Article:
By Jasmijn Rana
Fouzia (the trainer) told us that we were not training hard enough, because she never saw anyone vomit in Ladies-Only kickboxing training. Naima, with whom I was training, responded: “But we’re girls, right? We don’t have to do exactly the same as they do in the men’s training?” Fouzia answered elaborately by sharing a personal experience. One day, she was training with a new male pupil, who told her she could punch and kick as hard as she wanted because she was a girl. So, she did and she said she “totally destroyed him.” Naima just nodded and we continued the exercise. Then she whispered: “Well I don’t want to vomit. Do you?” I shook my head and we continued taking it easy.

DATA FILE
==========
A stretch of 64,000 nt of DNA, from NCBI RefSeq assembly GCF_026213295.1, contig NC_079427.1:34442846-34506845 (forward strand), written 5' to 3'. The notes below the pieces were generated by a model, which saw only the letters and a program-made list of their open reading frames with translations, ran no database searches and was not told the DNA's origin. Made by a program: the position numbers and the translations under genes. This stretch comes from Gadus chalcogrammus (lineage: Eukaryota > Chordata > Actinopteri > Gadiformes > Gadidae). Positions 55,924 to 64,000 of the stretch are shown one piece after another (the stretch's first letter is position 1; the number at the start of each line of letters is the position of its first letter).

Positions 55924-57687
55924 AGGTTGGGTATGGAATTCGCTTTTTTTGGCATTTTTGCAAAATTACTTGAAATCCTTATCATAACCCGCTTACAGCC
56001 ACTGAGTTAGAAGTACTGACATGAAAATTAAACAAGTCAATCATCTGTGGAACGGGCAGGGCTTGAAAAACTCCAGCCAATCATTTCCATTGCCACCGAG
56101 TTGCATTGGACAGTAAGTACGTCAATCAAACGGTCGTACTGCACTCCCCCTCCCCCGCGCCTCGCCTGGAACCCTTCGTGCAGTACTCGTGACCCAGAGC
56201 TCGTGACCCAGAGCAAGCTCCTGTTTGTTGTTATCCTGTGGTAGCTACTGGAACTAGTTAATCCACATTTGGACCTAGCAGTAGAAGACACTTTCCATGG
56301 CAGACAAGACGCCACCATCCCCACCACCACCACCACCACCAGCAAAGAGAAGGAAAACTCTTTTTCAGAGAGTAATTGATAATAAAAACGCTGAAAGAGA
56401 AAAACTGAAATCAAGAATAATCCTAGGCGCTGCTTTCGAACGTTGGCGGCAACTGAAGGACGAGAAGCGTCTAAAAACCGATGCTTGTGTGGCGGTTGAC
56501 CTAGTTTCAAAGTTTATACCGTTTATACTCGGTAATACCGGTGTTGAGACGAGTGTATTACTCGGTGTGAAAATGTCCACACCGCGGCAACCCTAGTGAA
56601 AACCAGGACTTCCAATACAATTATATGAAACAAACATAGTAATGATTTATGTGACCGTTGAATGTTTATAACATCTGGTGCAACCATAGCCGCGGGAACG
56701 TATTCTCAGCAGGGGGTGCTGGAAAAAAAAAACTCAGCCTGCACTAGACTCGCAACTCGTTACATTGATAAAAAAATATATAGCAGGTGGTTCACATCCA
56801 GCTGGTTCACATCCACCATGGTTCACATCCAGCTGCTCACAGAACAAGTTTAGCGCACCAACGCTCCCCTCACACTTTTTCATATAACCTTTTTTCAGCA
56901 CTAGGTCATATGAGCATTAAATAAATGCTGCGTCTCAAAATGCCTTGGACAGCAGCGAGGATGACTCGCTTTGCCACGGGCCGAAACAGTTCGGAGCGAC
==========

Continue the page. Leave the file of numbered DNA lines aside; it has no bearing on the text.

The phenomenon of Ladies-Only training contests the masculine practice of thai-/kickboxing by challenging the aggressive, competitive and painful nature of the sport. Participation of girls and women in this sport is often initiated as a form of ‘empowerment,’ both by local governments, incited by national policies, and by the gyms. The wider public tends to view kickboxing negatively as an overly aggressive sport. Yet in the case of women, kickboxing is perceived as emancipatory enskillment and as a form of self-defense. My research on female kickboxing practices in the Netherlands demonstrates how ideas of masculinity and femininity are contested and reproduced in sports.Read the rest: http://www.culanth.org/fieldsights/489-sports-provocation
Cite as: Rana, Jasmijn. “Sports: Provocation.” Fieldsights – Field Notes, Cultural Anthropology Online, February 10, 2014, http://www.culanth.org/fieldsights/489-sports-provocation